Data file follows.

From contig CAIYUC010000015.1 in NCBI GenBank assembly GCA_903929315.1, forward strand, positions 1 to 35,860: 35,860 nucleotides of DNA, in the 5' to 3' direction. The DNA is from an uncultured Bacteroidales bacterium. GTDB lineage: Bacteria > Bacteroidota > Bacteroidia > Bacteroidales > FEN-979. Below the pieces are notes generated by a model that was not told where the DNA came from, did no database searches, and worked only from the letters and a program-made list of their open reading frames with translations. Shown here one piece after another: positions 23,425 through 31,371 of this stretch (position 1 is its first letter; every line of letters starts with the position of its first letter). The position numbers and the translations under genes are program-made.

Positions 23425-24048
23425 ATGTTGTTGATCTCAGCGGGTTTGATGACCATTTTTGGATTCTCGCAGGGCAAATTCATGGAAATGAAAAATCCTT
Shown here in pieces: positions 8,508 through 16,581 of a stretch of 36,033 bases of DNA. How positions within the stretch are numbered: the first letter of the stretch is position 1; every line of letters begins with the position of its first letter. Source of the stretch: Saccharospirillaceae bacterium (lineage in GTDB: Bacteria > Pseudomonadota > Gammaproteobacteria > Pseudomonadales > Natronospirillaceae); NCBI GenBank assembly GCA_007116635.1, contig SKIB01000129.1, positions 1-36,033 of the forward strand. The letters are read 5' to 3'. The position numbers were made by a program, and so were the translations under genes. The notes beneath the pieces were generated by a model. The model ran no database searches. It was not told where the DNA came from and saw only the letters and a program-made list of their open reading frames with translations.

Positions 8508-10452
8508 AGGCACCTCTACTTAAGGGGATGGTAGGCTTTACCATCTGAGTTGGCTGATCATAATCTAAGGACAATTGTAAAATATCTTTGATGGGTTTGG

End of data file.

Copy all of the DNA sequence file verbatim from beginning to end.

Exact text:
From contig CAIYUC010000015.1 in NCBI GenBank assembly GCA_903929315.1, forward strand, positions 1 to 35,860: 35,860 nucleotides of DNA, in the 5' to 3' direction. The DNA is from an uncultured Bacteroidales bacterium. GTDB lineage: Bacteria > Bacteroidota > Bacteroidia > Bacteroidales > FEN-979. Below the pieces are notes generated by a model that was not told where the DNA came from, did no database searches, and worked only from the letters and a program-made list of their open reading frames with translations. Shown here one piece after another: positions 23,425 through 31,371 of this stretch (position 1 is its first letter; every line of letters starts with the position of its first letter). The position numbers and the translations under genes are program-made.

Positions 23425-24048
23425 ATGTTGTTGATCTCAGCGGGTTTGATGACCATTTTTGGATTCTCGCAGGGCAAATTCATGGAAATGAAAAATCCTT
Shown here in pieces: positions 8,508 through 16,581 of a stretch of 36,033 bases of DNA. How positions within the stretch are numbered: the first letter of the stretch is position 1; every line of letters begins with the position of its first letter. Source of the stretch: Saccharospirillaceae bacterium (lineage in GTDB: Bacteria > Pseudomonadota > Gammaproteobacteria > Pseudomonadales > Natronospirillaceae); NCBI GenBank assembly GCA_007116635.1, contig SKIB01000129.1, positions 1-36,033 of the forward strand. The letters are read 5' to 3'. The position numbers were made by a program, and so were the translations under genes. The notes beneath the pieces were generated by a model. The model ran no database searches. It was not told where the DNA came from and saw only the letters and a program-made list of their open reading frames with translations.

Positions 8508-10452
8508 AGGCACCTCTACTTAAGGGGATGGTAGGCTTTACCATCTGAGTTGGCTGATCATAATCTAAGGACAATTGTAAAATATCTTTGATGGGTTTGG